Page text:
Cheers!

 

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Okay, I have summararily been proven wrong. The two blogposts Let’s Talk About Sex generated the maximum amount of traffic. Also received a lot of interesting propositions in my email. The gmail server must be burning up.

From now on I will only write erotica.

Also received appreciation for my article in Sunday Mid-day. Damn, they never uploaded the link! Anyway, will scan and put it up. Any idea on how to do that? I mean I can scan it, but how do I upload it as a post?

Plus the latest issue of Debonair has also featured an interview on moi. Need to upload that as well. Though I suspect the other articles in the magazine would generate more interest.

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I received my copy of the book yesterday and the feeling was bit anticlimactic. And a bit surreal. After weeks and months of anticipation when I got the book, it was like holding any other new book. The only difference being that it was my name I saw on the cover. In that sense the experience was a bit unreal.  I am still feeling kind of detached, like it’s not happening to me. I suppose it will sink in. The joy of something definitely lies in the anticipation of it.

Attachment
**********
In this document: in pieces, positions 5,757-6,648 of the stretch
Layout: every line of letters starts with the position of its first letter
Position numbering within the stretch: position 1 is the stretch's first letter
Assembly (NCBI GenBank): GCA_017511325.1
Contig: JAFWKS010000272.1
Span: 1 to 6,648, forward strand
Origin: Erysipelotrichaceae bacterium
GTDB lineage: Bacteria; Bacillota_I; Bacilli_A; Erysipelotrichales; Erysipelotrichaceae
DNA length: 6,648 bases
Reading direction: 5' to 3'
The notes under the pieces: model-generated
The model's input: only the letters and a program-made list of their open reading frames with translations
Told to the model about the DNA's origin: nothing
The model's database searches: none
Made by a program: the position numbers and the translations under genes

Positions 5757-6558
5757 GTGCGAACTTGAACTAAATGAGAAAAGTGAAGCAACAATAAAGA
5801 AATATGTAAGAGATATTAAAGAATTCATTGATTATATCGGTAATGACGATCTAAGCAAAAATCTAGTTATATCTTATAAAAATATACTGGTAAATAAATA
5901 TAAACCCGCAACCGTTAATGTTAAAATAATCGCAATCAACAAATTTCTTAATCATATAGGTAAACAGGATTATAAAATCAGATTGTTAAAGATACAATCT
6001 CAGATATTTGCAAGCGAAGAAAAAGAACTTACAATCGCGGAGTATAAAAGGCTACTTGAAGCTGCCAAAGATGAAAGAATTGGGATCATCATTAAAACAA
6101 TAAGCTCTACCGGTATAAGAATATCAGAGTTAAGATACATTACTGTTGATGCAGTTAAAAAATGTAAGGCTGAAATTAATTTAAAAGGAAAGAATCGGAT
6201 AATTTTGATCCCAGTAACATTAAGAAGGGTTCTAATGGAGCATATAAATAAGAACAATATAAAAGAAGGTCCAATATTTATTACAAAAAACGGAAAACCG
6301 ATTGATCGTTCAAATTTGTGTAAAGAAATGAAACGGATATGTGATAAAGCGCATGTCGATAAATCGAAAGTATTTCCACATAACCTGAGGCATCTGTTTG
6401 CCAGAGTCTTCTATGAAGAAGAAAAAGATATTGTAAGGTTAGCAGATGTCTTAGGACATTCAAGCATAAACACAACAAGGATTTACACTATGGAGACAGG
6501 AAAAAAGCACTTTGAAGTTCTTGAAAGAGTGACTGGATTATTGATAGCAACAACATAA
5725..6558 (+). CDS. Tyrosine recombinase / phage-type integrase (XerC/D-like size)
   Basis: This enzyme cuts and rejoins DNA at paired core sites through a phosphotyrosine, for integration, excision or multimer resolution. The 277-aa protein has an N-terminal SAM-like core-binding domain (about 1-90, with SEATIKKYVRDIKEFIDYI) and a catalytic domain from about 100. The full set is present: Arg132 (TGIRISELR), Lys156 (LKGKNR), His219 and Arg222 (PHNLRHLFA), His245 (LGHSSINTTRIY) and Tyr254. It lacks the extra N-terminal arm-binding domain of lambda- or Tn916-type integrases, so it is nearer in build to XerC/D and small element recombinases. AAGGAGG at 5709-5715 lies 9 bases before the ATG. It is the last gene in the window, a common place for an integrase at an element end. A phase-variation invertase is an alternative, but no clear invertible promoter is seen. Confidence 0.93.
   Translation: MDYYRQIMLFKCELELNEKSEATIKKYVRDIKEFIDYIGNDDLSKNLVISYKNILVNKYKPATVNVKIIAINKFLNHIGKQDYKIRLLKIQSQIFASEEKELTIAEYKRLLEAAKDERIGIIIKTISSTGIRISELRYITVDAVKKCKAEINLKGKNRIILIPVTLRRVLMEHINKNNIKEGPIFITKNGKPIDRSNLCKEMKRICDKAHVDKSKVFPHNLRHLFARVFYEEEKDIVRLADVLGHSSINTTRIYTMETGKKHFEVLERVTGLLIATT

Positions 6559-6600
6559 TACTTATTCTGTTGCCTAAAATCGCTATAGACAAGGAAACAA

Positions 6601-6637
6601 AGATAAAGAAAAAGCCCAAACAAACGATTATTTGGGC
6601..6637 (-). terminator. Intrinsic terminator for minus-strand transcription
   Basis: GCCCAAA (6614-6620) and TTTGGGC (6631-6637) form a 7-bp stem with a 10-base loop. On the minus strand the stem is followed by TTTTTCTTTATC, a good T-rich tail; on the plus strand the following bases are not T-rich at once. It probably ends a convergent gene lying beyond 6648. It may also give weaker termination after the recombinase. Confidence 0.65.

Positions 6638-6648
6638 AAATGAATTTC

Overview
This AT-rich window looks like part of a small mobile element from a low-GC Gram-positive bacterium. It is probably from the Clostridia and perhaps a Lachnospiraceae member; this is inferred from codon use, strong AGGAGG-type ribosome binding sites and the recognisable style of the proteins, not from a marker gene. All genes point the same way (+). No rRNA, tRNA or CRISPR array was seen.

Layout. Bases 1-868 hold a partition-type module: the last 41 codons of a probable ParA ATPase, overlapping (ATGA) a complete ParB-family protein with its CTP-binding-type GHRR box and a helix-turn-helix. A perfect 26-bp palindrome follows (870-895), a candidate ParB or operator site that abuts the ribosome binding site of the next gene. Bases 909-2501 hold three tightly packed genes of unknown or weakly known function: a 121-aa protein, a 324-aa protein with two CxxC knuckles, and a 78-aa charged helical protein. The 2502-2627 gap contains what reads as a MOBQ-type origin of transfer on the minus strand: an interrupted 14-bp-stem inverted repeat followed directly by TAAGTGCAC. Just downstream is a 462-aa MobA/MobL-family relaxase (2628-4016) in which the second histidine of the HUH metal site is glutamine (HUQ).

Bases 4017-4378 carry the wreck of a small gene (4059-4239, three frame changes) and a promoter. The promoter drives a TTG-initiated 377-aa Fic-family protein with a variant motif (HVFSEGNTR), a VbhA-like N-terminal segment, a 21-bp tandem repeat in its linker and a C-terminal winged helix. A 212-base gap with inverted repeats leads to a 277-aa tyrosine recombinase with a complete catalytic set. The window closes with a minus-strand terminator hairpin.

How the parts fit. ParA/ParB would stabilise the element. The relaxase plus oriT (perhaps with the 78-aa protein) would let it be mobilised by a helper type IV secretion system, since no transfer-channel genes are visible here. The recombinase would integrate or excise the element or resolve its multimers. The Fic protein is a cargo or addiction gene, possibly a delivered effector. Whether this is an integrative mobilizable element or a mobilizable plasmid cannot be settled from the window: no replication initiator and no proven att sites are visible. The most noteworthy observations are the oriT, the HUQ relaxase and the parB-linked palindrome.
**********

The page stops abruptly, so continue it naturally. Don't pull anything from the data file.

I am irritated, no, impatient with myself. You know how it is. When you expect to feel something, want to feel something, but just can’t? Here I am holding this extremely good-looking book with kickass production values and all I can think is, hmmm. For God’s sake, my editor is more excited that I am!

Meanwhile friends are clamouring for the party I promised I would throw upon receipt of the first copy. They think I’m being plain curmudgeonly. Perhaps I am.

I find it difficult to concentrate on anything. I mindlessly play Freecell.